In the past three years of frequenting Vibes, I’ve observed a lot of things about their staff which often amazes me more than not. The massage therapists have very keen sense of touch and hearing. Even without saying a word and just by touching my back, they can tell if it’s me, if I lost or gained weight and if I am more stressed than usual. They also know my voice very well. They would say, “Oh! It’s Ma’am Melissa.” even if I just uttered, “Good evening”.
When they are in a light mood, some masseuse also share their interests. There is one instance when I had to wait for the masseuse for a while. When she arrived, she apologized profusely. She mentioned she was just replaying the episode of a drama she missed the previous night. I asked her how she replayed it. She replied she listened through the YouTube application in her smartphone. She further shared that sometimes she replays TV shows on her Acer laptop. I was simply dumbfounded.
The other week, my classmates and I were joking on our Facebook group what we would award each other for our upcoming graduation this July 25. One classmate said he would give me a “Master Procrastinator Award”. I was appalled so I asked him why.
He replied, “Because every time I am cramming for our paper or an exam, I would see in your posts that you are either in Korea, El Nido or some random beach. You don’t seem to be bothered by school or work at all”.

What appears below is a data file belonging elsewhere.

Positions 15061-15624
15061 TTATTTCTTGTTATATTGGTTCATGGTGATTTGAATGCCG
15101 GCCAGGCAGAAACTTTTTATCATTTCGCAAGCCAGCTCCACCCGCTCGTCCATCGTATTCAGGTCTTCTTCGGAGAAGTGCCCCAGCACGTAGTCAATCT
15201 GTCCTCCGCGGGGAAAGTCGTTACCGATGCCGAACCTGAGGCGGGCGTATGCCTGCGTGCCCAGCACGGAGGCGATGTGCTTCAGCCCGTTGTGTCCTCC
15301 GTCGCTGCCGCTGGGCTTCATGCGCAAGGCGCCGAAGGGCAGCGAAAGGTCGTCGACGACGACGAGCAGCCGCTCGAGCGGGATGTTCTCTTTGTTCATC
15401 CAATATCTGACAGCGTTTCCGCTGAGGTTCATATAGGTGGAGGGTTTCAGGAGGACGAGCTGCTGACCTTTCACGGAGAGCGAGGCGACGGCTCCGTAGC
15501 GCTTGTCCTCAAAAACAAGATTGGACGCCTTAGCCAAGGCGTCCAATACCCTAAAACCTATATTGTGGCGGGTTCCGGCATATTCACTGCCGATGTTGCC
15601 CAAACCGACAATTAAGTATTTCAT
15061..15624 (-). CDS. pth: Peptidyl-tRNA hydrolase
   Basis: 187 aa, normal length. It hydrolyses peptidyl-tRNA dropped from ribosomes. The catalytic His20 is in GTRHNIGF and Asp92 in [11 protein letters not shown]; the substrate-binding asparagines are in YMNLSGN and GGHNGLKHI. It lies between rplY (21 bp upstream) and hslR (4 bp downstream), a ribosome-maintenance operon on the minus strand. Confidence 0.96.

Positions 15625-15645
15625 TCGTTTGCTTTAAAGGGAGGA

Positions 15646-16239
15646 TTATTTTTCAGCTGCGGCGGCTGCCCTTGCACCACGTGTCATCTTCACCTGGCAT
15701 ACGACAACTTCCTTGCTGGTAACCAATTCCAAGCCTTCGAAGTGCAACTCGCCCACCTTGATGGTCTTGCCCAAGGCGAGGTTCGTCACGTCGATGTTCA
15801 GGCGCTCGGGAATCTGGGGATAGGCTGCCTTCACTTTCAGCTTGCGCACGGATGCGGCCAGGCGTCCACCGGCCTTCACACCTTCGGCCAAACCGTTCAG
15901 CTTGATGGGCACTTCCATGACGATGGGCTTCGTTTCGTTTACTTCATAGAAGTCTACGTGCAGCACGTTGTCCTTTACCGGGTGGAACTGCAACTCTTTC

Am I one?? (Image credits to keepcalm-o-matic.co.uk)
I was surprised that some of them had a perception that I am a “procrastinator”, so I clarified that when I am on travel, I bring my iPad and laptop. I study while waiting in airports and ports. I write papers at night or during the wee hours of the morning. I always put my phone on roaming to make sure I don’t miss anything work or school-related while I am overseas. Simply said, I multitask.
I always get questions related to this: How do you juggle things? How do you manage to keep up at work and school and still get to travel? So I thought I’d share of some of “tactics” of how I managed to do all three for the past years:
1. Multitask but do so efficiently. This is inevitable. I am not someone who can let go of my day job just to prioritize school or travel. I don’t have someone who I can say I can lean on in case I get into financial trouble. I don’t want rely on scholarships either because in the Philippines, more of often than not, stipends are delayed. I also still send money to my family back home every once in a while. Multitasking is not ideal, but to be able to do all things I want to do and have to do, this is the compromise I make.
I am lucky enough that my classes are online. So while on travel, I can still participate in class discussion late at night or write papers at dawn. When I have something important for work that coincides with my travel, I usually check my email at least three times a day to make sure my workmates would still get the information they need from me.
I was browsing thorugh my drafts and I found this unfinished post. I wrote this in May 2013. I wondered why I never got to post this. So here’s a sort of flash back Friday post: